Thursday, September 29, 2011

Farewell September

"September: it was the most beautiful of words, he'd always felt, evoking orange flowers, swallows and regret."

~ Alexander Theroux

Come October and it will all be about spreading the joy - puja and its colourful air, glittering diyas and aromatic sweetsfat pumpkins and lovely pies. 

And yes, bucket-loads of bright chrysanthemums and smiles galore.

Sunday, September 25, 2011

Sandstone diaries

It had been quite a while since the ardent mountain lover in me craved for a place very unlike the blinding green, dewy fresh and effortlessly charming state of Washington. I longed for some place dramatically different, one where nature has taken surprising turns, one that would sooth my eyes and quench the thirst of my soul. In short, a place that had a distinct character and oodles of it. We looked no further since it had been sitting stubbornly on the top of our must-do list from a long time - the American Old West. Rough and tough, and mesmerizing like no other. Stay with me, dear readers, for I must ramble on for quite a length, whichever way I can, to bring to you my sandstone diaries.

Though we visited a handful of the scores of canyons and cliffs that the old, wild West boasts of, I shall restrain my narration with the two highlights of our trip. Our caravan started in the Bryce Canyon National Park of Utah, the spectacular home of the legendary hoodoos that date back to the prehistoric times. Sculpted from sedimentary rocks by the perfect harmony between air, water and wind, they stand with a fixed and aimless gaze as if stupefied by magic, just like their legend goes. The Native Americans believe the hoodoos were people who were stunned to stone by a wicked Coyote. One can almost see this story come alive in their vacant expressions and mystifying orderliness as if actually punished by a cruel taskmaster. A very striking allusion that scurried past my thoughts were spells from Harry Potter - 'Petrificus Totalus' and 'Stupefy' - which when used correctly, petrifies or stuns the opponent. One just needs the proper wand of course!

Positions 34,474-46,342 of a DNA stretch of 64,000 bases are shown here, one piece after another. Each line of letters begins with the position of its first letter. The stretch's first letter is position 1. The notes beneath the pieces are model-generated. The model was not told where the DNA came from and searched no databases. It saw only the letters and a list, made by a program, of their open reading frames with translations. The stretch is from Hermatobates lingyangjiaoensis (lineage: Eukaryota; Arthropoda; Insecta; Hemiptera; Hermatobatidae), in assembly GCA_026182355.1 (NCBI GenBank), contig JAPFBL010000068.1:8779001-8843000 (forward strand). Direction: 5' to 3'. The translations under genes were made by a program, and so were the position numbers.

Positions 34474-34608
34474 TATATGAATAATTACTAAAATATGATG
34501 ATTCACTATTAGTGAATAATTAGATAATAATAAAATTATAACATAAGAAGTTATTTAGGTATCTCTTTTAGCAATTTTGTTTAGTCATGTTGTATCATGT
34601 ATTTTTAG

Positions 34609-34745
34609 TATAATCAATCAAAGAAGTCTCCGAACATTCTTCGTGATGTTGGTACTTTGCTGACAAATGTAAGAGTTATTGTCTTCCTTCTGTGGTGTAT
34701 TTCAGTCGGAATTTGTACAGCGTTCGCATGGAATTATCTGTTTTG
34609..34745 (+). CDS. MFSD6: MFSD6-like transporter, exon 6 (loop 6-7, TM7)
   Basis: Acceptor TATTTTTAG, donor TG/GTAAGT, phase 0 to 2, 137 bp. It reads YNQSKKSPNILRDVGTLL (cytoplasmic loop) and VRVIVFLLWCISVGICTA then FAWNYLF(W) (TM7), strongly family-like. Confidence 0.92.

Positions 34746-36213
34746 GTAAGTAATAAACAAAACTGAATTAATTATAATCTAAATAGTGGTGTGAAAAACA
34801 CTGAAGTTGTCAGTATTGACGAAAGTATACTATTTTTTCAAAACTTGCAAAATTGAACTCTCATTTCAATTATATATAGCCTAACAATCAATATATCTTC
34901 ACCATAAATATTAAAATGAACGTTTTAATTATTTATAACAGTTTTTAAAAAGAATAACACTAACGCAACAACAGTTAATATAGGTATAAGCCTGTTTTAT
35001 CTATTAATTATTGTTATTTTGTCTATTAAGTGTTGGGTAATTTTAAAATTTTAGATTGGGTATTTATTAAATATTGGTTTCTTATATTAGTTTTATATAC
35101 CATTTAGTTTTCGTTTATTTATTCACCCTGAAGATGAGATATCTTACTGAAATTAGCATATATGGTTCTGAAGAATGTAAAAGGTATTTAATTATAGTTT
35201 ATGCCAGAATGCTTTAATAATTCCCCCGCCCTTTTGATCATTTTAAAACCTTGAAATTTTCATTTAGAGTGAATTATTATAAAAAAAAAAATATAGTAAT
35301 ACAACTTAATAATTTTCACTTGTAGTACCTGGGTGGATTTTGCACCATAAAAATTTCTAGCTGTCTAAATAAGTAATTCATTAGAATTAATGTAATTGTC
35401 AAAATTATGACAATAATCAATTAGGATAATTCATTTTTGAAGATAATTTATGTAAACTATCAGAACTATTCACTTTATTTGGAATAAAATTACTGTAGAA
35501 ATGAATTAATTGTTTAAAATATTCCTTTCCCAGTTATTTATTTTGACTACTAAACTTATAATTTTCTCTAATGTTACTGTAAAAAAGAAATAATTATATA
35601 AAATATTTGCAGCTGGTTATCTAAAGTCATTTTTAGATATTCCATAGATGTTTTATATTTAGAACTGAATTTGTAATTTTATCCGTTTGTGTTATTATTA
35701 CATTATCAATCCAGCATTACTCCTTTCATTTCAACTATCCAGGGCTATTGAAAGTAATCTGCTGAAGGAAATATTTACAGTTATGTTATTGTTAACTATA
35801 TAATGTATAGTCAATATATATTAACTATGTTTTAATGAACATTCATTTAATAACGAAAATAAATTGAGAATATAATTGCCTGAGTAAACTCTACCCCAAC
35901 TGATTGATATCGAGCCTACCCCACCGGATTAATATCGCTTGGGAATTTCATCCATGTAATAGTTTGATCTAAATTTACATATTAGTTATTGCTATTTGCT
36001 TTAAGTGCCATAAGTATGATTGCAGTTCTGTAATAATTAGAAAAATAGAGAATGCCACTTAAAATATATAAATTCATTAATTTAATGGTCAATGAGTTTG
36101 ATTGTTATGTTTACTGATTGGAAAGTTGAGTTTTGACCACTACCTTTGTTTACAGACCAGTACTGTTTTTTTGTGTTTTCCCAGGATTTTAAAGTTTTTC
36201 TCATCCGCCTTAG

The rocks that redden here, whiten there and are orange elsewhere are a sheer delight to comprehend. The unique hollows and arches, bridges and hammers, are just a handful of the popular rock formations of the Bryce Canyon. The natural bridge is probably the most majestic spot in the entire park where an arched hollow of sparkling orange gapes at you with a colour coordinated background of dark green pines. Its cave-like structure reminded me of the "cave of swimmers" from Michael Ondaatje's much acclaimed novel, The English Patient. A weaving of part reality and part fiction, it is a historic and spiritual journey of finding oneself - in life and love, as well as in the abysmal vastness of the Sahara desert. It all came back in flashes to me - the red sand, the arid topography and above all the enigmatic rock paintings. I could not help but compare the novel (particularly its brilliant, must-watch movie adaptation) to my experiences. Like its lost hero Almassy, I too, could feel reality loosening its tight hold of me. Or was it I who lost sight of it amid all that hypnotic beauty?  

Before I digress any further, there was more amazement in store for us. When the last rays of the setting sun kissed the hoodoos, they turned a magical pink. Under a stretch of lavender sky and with their bride-like blush, the landscape oozed drama and grandeur. Of course I couldn't have enough of the camera and behaved like an unruly child to the hilt. And of course the husband had a hard time managing me!

The Antelope Canyon in Arizona comprises the second half of my sandstone stories. Glued to my thoughts ever since we had been to the Grand Canyon three years back, we did not consider it worth paying a visit due to a fatal combination of ignorance and lack of time. Like the traveller who broods over an incomplete journey, I lamented our decision when I later saw some breathtaking photographs of what happens to be the most visited slot canyon of the American Southwest. Therefore it had to happen, one day or the other, come what may!